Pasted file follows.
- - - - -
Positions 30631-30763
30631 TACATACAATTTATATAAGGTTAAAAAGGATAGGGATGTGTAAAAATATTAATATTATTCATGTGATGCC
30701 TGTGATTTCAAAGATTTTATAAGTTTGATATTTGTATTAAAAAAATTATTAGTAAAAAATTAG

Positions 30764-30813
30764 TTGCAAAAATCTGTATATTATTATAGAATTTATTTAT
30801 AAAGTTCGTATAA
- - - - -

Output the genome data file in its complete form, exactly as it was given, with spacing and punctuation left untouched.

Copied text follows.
Positions 30631-30763
30631 TACATACAATTTATATAAGGTTAAAAAGGATAGGGATGTGTAAAAATATTAATATTATTCATGTGATGCC
30701 TGTGATTTCAAAGATTTTATAAGTTTGATATTTGTATTAAAAAAATTATTAGTAAAAAATTAG

Positions 30764-30813
30764 TTGCAAAAATCTGTATATTATTATAGAATTTATTTAT
30801 AAAGTTCGTATAA